A male Common Blue butterfly (Polyommatus icarus ), spotted one summer’s evening on my way home from the allotment. And despite the name, these butterflies are not at all common in our corner of Shropshire. Not only that, if you do happen to see one they don’t usually stay to have their photo taken. A very lucky shot then. And even in this next more distant view, still a magical sight:
You can find out more about them on the Butterfly Conservation website HERE
Ants and aphids have a good deal, otherwise known as a symbiotic relationship. Ants protect the aphids in return for giving them a squeeze, or at least stroking them with their antennae, in this way encouraging the voracious plant-consuming pests to excrete their honeydew waste. And ants can’t get enough of it. So they herd and manage and protect their aphid herds, moving them from harm’s way, seeing off predators, in particular ladybirds, whose eggs they will destroy.
In the next photos you can see the aphids have been ‘parked’ while the ant goes off to forage in the blossom and then patrol the ‘perimeter’.
Fascinating what one finds on the way home from the allotment. The photos were taken one evening last week so not the best light conditions.
I thought my photo of an Elephant hawk-moth, Deilephila elpenor, deserved another viewing, being both unusually pink (as for Jude’s Life in Colour this week) and bright lipstick pink and so good for a Becky-bright-square. The moth itself was a surprise arrival on the garden wall a couple of summers ago. In fact I think it was asleep when I found it. In real life it was about 6 centimetres across (2 and a half inches); a big moth, in other words. And in its caterpillar form it is even bigger, though at that stage it is mostly a dull sludgy colour with pink eye spots and a strange little horn on its tail end.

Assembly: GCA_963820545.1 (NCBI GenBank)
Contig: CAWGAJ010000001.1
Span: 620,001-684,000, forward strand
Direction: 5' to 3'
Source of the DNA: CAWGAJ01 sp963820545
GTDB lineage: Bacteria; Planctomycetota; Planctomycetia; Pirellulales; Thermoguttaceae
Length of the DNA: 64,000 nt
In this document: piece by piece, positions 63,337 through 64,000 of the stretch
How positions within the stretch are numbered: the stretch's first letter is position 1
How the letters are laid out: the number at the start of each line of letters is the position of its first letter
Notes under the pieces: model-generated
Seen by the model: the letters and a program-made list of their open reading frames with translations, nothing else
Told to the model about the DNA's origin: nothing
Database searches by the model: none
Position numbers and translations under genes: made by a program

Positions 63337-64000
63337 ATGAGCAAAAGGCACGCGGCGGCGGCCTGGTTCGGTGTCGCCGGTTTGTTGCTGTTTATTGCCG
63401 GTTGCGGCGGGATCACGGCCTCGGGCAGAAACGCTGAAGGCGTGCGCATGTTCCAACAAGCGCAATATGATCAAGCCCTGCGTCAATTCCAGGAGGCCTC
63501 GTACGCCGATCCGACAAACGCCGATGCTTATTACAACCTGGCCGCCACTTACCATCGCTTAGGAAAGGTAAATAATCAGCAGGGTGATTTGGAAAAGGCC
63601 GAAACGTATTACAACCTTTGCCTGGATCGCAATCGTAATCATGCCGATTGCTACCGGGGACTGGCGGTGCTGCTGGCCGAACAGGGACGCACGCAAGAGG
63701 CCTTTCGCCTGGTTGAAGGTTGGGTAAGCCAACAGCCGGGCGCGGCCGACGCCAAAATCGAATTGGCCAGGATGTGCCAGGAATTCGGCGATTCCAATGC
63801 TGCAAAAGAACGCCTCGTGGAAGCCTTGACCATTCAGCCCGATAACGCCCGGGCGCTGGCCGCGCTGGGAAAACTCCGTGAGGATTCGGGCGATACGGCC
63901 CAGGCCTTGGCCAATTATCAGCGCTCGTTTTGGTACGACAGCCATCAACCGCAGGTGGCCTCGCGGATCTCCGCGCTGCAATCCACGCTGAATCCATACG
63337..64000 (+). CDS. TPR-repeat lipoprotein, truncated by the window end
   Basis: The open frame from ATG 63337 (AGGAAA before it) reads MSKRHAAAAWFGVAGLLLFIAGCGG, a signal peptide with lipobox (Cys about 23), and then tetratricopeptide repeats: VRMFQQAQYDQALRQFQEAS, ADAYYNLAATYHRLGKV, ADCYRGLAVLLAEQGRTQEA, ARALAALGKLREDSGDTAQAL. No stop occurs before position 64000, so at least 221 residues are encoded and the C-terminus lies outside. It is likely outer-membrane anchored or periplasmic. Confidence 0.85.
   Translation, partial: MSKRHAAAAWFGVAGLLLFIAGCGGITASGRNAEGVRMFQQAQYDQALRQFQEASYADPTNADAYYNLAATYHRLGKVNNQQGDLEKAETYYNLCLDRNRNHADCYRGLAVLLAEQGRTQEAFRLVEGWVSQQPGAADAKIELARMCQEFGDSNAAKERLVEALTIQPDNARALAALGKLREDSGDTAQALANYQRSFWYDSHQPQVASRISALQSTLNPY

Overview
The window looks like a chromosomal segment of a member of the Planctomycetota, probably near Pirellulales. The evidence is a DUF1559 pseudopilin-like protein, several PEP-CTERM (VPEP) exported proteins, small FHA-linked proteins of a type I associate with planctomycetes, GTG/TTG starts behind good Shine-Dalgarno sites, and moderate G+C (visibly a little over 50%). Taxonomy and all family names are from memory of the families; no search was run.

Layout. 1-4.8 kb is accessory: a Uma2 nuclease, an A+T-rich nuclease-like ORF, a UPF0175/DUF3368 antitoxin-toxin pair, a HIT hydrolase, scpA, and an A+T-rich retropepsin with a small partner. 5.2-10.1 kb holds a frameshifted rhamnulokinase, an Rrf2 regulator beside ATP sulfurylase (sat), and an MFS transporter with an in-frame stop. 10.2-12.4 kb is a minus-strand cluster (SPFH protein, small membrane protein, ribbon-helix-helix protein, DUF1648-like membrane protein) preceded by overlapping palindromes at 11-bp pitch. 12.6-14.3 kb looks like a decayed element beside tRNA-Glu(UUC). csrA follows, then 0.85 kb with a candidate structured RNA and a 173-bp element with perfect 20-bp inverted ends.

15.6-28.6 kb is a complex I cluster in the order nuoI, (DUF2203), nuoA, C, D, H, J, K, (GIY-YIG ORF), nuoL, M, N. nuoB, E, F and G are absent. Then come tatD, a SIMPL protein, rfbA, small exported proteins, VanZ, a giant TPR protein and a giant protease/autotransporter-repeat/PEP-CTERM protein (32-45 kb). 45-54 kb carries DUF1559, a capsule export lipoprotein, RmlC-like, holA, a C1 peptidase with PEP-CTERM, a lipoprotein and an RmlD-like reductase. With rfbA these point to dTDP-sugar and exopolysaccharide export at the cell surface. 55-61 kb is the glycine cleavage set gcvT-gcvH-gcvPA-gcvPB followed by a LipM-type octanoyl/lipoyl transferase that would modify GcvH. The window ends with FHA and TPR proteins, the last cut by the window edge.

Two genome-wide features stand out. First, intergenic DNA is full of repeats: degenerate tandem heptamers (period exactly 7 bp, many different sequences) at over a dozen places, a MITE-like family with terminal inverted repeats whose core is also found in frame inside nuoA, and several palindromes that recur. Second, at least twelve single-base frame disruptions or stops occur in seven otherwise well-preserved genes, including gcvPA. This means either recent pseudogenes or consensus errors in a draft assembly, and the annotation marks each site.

Hawk moths are nectar feeders and come equipped with especially long tongues to probe their favourite flowers. They are also speedy, precision fliers, so the colour scheme, gaudy when stationary, blends well among drifts of rose-pink rosebay willow herb where, in high summer, they best like to feed. The caterpillar, on the other hand, has very different eating habits. If they find themselves in a domestic garden they will eat fuchsias. The best response is to pop them in a container and find them a wild patch of rosebay willow herb, Himalayan balsam or bedstraw.
This week I’ve rather fallen by the wayside with Becky’s Square Tops challenge, but I had to post this for the final day. And to say a big thank you to Becky for being such a top host and giving us all so much fun during these very strange times.
Some of you will remember the ospreys from a trip Graham and I made last year to the Dyfi Estuary in mid-Wales. The Dyfi Osprey Project has an observation centre with cameras trained on an osprey nest and you can observe happenings there throughout the breeding season. Live streaming is back (link below) and three eggs have been laid. And now we’ve all got plenty of time to take a look. Hopefully, unlike the video in my previous post, it will not be subject to censorship!